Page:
The owners also share a love of Californian mid-century modernism. “Personally, I think that period of architecture is timeless,” suggests Nic. “It advanced the transparency and layout of our homes because it was all about getting outside and blurring those threshold boundaries – and we are the same in New Zealand; it is just part of our culture.”

“Red Rock Lane House certainly embellishes the pool house vibe with the lounge and exposed structure flying out over the top. Clever engineering has provided some structural illusions that further accentuate this appearance” say Nic. “Underslung exposed structural beams either side of the lounge appear to cantilever further with no support over glass, due to this main beam being concealed above.” This aspect was about pairing the structure back and making sure that its efficient.

Underneath, exposed steel beams carry outwards from the main form of the home, much like the famous Stahl House by Pierre Koenig or other Case Study Houses from this much admired Californian architectural period.

 

Words by Justine Harvey.

Photography by Sarah Rowlands Photography.

 

ADNZ 2019 Design Awards, National Winner – Residential New Home between 150m² and 300m².

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At Red Rock Lane, the lounge area hangs out over the lap pool to create a concise plan on a tighly bound hillside site.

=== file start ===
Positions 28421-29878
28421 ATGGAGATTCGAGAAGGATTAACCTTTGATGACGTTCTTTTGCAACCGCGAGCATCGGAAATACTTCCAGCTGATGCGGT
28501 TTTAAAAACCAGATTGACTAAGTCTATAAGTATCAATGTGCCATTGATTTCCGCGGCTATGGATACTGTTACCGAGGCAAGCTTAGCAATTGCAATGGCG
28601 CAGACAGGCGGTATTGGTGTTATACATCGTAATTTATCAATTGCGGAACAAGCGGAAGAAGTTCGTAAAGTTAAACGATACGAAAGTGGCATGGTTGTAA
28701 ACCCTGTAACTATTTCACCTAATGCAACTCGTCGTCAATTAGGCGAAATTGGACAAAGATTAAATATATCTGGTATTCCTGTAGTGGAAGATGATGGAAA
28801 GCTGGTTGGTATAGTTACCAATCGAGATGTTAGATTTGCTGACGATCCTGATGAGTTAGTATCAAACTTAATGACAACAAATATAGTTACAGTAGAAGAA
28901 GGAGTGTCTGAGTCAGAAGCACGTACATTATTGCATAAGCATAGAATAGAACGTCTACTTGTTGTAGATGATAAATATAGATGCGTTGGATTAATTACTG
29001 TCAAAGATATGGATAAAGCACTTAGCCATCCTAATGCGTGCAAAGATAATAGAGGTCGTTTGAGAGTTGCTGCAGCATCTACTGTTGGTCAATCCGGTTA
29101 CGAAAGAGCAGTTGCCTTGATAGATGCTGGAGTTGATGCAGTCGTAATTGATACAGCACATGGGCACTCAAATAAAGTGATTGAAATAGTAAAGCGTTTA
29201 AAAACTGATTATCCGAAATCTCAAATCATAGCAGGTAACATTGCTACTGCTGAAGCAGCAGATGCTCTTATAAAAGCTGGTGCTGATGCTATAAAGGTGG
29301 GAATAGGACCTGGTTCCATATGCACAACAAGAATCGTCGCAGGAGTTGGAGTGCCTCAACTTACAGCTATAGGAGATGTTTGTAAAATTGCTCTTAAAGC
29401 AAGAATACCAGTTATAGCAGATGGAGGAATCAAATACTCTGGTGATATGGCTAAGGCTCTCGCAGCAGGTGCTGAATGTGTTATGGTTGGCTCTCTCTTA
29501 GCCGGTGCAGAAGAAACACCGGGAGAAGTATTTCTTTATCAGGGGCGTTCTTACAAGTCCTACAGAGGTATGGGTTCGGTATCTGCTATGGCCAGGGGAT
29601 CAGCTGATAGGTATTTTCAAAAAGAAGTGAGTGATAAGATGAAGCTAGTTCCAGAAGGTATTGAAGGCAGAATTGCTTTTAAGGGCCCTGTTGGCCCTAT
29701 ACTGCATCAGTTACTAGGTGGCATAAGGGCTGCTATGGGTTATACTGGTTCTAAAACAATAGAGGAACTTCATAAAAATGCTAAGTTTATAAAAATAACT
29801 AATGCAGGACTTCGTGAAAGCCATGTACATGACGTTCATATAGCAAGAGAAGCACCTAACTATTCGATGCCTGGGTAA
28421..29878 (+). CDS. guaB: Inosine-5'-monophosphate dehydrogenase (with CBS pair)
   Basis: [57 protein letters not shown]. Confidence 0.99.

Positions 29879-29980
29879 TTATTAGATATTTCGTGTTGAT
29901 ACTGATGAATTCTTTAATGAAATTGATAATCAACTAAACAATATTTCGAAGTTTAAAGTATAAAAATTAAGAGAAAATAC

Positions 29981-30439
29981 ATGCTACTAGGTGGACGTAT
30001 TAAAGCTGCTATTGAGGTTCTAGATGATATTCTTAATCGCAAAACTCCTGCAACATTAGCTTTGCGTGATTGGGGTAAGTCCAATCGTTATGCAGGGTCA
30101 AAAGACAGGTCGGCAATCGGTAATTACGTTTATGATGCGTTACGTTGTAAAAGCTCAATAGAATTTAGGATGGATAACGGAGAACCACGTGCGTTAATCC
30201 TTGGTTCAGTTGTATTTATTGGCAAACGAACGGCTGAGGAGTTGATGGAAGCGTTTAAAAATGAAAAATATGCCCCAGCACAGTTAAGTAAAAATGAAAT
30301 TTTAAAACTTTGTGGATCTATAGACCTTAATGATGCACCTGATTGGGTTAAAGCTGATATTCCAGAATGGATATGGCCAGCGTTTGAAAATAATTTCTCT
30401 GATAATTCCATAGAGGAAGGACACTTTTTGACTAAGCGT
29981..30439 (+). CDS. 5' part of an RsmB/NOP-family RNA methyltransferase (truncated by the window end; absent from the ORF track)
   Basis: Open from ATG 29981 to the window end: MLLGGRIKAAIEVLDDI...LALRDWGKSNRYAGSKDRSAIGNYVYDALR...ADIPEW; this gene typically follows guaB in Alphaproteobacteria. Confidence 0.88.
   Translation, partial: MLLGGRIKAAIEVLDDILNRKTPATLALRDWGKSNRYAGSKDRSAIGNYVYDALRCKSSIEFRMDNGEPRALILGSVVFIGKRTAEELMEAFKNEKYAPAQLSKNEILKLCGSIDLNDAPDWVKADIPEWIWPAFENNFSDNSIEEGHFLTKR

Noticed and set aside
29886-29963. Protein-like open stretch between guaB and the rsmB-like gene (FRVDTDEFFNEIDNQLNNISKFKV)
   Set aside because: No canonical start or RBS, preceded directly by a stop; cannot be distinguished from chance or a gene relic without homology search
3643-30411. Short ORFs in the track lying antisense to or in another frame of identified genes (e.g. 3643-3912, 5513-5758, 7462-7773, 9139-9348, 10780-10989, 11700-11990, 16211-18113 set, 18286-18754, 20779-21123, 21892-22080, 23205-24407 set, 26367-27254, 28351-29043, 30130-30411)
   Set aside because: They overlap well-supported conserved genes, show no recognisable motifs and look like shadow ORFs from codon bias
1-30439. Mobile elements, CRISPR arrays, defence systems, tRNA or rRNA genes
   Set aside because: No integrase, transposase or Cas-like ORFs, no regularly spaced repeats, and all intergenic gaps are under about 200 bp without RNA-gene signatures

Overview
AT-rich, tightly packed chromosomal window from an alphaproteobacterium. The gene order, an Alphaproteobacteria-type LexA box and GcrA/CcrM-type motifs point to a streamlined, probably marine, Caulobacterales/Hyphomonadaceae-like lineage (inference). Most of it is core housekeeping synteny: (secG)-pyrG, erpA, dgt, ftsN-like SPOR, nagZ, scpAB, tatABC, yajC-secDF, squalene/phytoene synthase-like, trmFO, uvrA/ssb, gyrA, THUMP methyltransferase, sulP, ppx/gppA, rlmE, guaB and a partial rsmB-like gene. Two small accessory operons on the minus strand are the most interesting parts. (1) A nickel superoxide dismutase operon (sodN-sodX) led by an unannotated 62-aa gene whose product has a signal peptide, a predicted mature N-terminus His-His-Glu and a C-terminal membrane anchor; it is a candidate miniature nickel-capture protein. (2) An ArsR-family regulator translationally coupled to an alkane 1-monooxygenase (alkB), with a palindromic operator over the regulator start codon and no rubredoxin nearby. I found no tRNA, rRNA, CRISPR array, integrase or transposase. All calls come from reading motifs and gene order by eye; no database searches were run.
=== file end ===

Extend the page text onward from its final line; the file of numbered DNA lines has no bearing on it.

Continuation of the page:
A nightshot of the pool area underneath the overhanging lounge area.
 Obvious pool fencing in avoided through clever landscaping and screening.
The south-facing central courtyard space is connected to the snug and the view, with the guest bedroom suite through sliding doors to the right.
The open-plan kitchen, dining and lounge area enjoys panoramic views of the ocean and leads out onto a deck area.
The view from the top of the staircase.
The snug opens onto a deck in front of the lap pool.
The balustrade on the staircase has built-in metal and timber shelving.
Looking down the staircase towards the swimming pool.
Looking up the staircase towards the celebratory silver dollar gum tree.
The master ensuite bathroom has a skylight to draw light into the dark interior.
A detail view of the top of the metal fins.
The steel entrance fins were designed and installed by Objects.